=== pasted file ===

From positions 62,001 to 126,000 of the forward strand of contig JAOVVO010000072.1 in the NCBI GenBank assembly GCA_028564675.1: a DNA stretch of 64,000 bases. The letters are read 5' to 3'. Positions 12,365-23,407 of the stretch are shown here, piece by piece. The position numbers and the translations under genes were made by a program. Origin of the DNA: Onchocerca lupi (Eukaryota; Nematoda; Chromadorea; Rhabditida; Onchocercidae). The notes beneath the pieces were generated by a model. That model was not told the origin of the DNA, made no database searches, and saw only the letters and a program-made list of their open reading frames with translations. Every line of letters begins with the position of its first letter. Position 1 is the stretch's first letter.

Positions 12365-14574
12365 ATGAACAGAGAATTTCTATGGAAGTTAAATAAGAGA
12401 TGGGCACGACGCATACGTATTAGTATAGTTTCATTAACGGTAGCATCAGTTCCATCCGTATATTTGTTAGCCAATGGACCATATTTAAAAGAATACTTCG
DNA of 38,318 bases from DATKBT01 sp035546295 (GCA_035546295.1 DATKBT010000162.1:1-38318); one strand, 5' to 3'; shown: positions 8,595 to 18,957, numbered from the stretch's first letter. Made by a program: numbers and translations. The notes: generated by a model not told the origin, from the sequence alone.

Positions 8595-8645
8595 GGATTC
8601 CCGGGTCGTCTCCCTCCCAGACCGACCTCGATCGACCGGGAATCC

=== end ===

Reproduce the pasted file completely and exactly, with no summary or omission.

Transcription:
From positions 62,001 to 126,000 of the forward strand of contig JAOVVO010000072.1 in the NCBI GenBank assembly GCA_028564675.1: a DNA stretch of 64,000 bases. The letters are read 5' to 3'. Positions 12,365-23,407 of the stretch are shown here, piece by piece. The position numbers and the translations under genes were made by a program. Origin of the DNA: Onchocerca lupi (Eukaryota; Nematoda; Chromadorea; Rhabditida; Onchocercidae). The notes beneath the pieces were generated by a model. That model was not told the origin of the DNA, made no database searches, and saw only the letters and a program-made list of their open reading frames with translations. Every line of letters begins with the position of its first letter. Position 1 is the stretch's first letter.

Positions 12365-14574
12365 ATGAACAGAGAATTTCTATGGAAGTTAAATAAGAGA
12401 TGGGCACGACGCATACGTATTAGTATAGTTTCATTAACGGTAGCATCAGTTCCATCCGTATATTTGTTAGCCAATGGACCATATTTAAAAGAATACTTCG
DNA of 38,318 bases from DATKBT01 sp035546295 (GCA_035546295.1 DATKBT010000162.1:1-38318); one strand, 5' to 3'; shown: positions 8,595 to 18,957, numbered from the stretch's first letter. Made by a program: numbers and translations. The notes: generated by a model not told the origin, from the sequence alone.

Positions 8595-8645
8595 GGATTC
8601 CCGGGTCGTCTCCCTCCCAGACCGACCTCGATCGACCGGGAATCC